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PHILIPPINE SUPREME COURT DECISIONS

FIRST DIVISION

[G.R. No. 70263. May 14, 1990.]

FRANCISCA SALOMON and ABRAHAM GATDULA, Petitioners, v. INTERMEDIATE APPELLATE COURT and FROILAN BLANCO and ARACELI CALIMBAS, Respondents.

Guillerma Mejia, for Petitioners.

Alejandro P. Ruiz, Jr. for private respondent A. Calimbas.

Pablo Q. Ilaya for Private Respondents.


SYLLABUS


1. REMEDIAL LAW; EVIDENCE; WEIGHT AND SUFFICIENCY OF EXPERT TESTIMONY; SUBJECT TO SOUND DISCRETION OF TRIAL COURT; RATIONALE. — Although courts are not ordinarily bound by expert testimonies, they may place whatever weight they choose upon such testimonies in accordance with the facts of the case. The relative weight and sufficiency of expert testimony is peculiarly within the province of the trial court to decide, considering the ability and character of the witness, his actions upon the witness stand, the weight and process of the reasoning by which he has supported his opinion, his possible bias in favor of the side for whom he testifies, the fact that he is a paid witness, the relative opportunities for study or observation of the matters about which he testifies, and any other matters which serve to illuminate his statements. The opinion of the expert may not be arbitrarily rejected; it is to be considered by the court in view of all the facts and circumstances in the case and when common knowledge utterly fails, the expert opinion may be given controlling effect (20 Am. Jur., 1056-1058). The problem of the credibility of the expert witness and the evaluation of his testimony is left to the discretion of the trial court whose ruling thereupon is not reviewable in the absence of an abuse of that discretion.

2. ID.; ID.; ID.; GIVEN GREATER WEIGHT THAN TESTIMONIES OF JUDGE AND NOTARY SUBSCRIBING WITNESS; RATIONALE. — In placing greater weight to the testimonies of the handwriting experts than to the testimonies of the judge notary and subscribing witness Ongtingco, the trial court said inter alia: "The Court accords greater respect to the testimonies of Doctura and Tabo, experts to the very line which is the subject of examination, that is handwritten. This especially when they arrived at their unanimous verdict after comparison of the questioned signatures of Francisca and Abraham on documents executed close and proximate to August 10, 1953, the date of the execution of the questioned documents (Reyes v. Vidal, 96 Phil. 130) (sic). "As against the testimonies of the subscribing witnesses to the document in question, the judge acting as notary public ex officio, who in defense of his position would naturally not dispute the authenticity of the very document he had notarized, and the mail carrier who was merely picked up by Araceli at the spur of the moment, this court would give greater and heavier weight and credence to the expertise of document examiners Doctura and Tabo testifying on technical matters which beyond doubt are their domain (Lopez v. Court of Appeals, L-31494, Jan. 23, 1978, 81 SCRA 153") (pp. 29-32, Rollo).

3. ID.; ID.; FORGERY; PROVED IN CASE AT BAR. — The condition and physical appearance of a questioned document may help in determining whether it is genuine or forged. Subscribing witnesses may forget or exaggerate what they really know, saw, heard or did; they may be biased and therefore, tell only half truths to mislead the court or favor one party to the prejudice of the other. This cannot be said of the condition and physical appearance of the questioned document itself (Junquera v. Borromeo, Et Al., No. L-18498, March 30, 1967). Moreover, factual findings show, and these were not overturned by the appellate court, that petitioner Salomon was not present during the time that the questioned document was allegedly signed and ratified before judge-notary Blanco. The totality of evidence on record and the existence of several factors and circumstances surrounding the disputed deed of partition and sale, which We shall enumerate herein, leave no alternative to this Court but to accept the conclusion that the said deed was forged. These are: 1) the expert testimonies of two handwriting experts both declaring that the signatures of petitioners in the deed were forged; 2) the inconsistent allegations of the respondents in their answer and in their testimonies as to who took charge of the preparation of the questioned document; 3) the physical appearance of the document showing several typographical errors and insertions on its face; 4) the discrepancies and mistakes in the facts and contents of the said document; 5) the visible difference between the signatures of petitioner Abraham Gatdula in the first and second pages of the document as correctly examined by the trial court; 6) the absence of petitioner Salomon during the time of the alleged signing and notarization of the document before Justice of the Peace Froilan Blanco.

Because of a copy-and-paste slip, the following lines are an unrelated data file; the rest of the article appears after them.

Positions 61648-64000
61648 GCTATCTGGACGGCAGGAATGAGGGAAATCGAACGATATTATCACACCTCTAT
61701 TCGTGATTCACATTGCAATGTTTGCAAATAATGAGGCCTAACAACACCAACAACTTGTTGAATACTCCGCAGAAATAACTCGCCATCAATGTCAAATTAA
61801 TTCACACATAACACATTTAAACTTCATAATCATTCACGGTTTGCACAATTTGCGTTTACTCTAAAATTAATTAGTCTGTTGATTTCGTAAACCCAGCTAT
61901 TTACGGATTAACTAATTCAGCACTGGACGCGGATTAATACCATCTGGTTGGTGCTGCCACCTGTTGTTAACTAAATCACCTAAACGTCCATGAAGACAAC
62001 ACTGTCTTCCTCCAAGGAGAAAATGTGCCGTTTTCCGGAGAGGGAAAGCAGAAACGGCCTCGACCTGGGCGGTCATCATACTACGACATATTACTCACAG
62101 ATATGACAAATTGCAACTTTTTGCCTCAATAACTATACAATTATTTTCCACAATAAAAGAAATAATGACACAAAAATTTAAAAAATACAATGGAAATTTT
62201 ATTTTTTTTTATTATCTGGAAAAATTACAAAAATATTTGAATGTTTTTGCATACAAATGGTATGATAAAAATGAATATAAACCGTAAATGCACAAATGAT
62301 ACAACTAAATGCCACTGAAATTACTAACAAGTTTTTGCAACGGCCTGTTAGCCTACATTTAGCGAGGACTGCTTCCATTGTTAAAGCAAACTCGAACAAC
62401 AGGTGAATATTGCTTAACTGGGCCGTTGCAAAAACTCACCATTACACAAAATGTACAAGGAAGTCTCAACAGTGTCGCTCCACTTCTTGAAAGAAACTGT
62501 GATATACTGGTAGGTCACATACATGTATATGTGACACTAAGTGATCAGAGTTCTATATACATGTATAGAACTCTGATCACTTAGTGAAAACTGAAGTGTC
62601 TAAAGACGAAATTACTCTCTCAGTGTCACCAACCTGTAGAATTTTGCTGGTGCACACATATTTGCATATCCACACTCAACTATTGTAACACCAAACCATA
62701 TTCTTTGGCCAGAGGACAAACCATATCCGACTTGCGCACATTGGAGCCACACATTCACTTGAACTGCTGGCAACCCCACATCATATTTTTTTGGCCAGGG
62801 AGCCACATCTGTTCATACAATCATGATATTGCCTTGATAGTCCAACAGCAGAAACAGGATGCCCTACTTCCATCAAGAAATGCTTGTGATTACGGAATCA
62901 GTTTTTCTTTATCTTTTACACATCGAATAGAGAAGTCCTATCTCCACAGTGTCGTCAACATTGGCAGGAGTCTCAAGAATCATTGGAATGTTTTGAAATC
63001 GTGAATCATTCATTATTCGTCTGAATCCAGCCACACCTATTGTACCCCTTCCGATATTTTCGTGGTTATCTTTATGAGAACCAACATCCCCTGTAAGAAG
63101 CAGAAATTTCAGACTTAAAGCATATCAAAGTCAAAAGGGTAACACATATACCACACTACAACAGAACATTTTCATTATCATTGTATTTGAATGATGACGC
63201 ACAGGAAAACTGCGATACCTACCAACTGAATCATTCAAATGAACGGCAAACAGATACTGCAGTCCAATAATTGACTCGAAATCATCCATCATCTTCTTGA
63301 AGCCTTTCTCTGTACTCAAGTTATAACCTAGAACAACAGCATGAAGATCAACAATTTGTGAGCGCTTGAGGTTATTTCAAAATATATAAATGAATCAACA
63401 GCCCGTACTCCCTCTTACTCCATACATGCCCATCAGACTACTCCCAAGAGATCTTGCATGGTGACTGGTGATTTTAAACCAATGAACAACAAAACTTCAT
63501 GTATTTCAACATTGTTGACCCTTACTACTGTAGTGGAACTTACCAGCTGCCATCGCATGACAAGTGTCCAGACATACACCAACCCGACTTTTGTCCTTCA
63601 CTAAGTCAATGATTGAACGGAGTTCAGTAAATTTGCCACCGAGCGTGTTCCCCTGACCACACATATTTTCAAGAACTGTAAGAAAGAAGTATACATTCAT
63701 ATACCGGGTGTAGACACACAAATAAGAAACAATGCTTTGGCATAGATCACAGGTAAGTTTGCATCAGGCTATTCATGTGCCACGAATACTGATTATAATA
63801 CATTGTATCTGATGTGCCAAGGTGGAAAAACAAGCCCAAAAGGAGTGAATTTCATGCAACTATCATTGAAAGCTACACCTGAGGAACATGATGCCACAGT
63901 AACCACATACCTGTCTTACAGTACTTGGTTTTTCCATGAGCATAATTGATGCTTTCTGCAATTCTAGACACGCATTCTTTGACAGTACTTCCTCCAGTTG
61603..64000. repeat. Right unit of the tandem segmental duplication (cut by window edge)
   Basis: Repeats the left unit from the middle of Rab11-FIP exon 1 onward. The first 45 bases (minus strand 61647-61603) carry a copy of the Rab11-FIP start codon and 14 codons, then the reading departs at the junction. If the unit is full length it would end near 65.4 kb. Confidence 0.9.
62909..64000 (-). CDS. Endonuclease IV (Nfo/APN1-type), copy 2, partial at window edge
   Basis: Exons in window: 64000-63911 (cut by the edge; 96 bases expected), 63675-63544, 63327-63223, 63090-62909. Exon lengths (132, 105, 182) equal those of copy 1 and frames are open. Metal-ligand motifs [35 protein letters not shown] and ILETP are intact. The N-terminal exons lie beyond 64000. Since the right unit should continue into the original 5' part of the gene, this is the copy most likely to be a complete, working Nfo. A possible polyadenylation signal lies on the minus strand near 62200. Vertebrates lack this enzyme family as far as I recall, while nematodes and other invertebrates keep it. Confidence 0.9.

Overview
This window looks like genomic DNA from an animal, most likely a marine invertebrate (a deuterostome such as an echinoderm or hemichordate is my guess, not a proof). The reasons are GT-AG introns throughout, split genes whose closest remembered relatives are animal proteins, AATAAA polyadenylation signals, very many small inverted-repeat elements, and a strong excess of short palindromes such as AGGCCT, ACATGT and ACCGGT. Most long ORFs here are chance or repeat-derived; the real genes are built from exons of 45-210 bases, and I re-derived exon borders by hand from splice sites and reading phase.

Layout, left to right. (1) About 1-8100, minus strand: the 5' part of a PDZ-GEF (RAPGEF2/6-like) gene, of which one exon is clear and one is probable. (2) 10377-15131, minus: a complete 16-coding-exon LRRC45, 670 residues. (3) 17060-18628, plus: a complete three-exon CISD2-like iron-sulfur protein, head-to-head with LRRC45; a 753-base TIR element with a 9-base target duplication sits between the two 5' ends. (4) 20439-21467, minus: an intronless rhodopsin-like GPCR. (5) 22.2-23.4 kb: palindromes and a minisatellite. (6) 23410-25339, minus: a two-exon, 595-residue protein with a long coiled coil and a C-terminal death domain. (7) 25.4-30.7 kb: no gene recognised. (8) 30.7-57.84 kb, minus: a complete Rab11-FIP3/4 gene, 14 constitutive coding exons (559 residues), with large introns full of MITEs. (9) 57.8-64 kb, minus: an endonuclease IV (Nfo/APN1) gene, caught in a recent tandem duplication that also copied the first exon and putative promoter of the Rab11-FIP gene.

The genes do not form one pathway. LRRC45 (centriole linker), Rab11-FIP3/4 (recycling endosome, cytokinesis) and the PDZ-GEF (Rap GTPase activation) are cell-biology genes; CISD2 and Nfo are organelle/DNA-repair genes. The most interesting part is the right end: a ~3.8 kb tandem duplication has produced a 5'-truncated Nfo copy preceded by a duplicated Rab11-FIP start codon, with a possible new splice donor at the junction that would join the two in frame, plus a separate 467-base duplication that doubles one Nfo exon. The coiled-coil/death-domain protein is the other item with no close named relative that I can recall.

4. ID.; CIVIL PROCEDURE; GENERALLY, FACTUAL FINDINGS OF THE COURT OF APPEALS ARE FINAL AND NON-REVIEWABLE ON APPEAL; CASE AT BAR, AN EXCEPTION TO THE RULE. — It is error for the respondent appellate court to disregard the findings of the trial court. Although the rule is settled that the findings of fact of the Court of Appeals are final and non-reviewable on appeal, this case, however, falls within the exceptions to this rule, wherein the factual findings of the respondent appellate court are contrary to those of the trial court and are mere conclusions without citation of specific evidence. In this case, We find that a reversal of the findings of the appellate court becomes proper. It is generally recognized that the conclusions and findings of facts by the trial court are entitled to great weight and will not be disturbed on appeal unless for strong and cogent reasons because the trial court is in a better position to examine real evidence as well as to observe the demeanor of witnesses while testifying on the case (Macua v. Intermediate Appellate Court, No. 70810, October 26, 1987, 155 SCRA 29). No compelling reasons or clear specific contrary evidence are cited by the respondent appellate court to justify the reversal of the lower court’s findings. Between the factual findings of the appellate court and the trial court, the trial court’s conclusion must prevail over the appellate court (Teodoro v. Court of Appeals, 55 SCRA 547).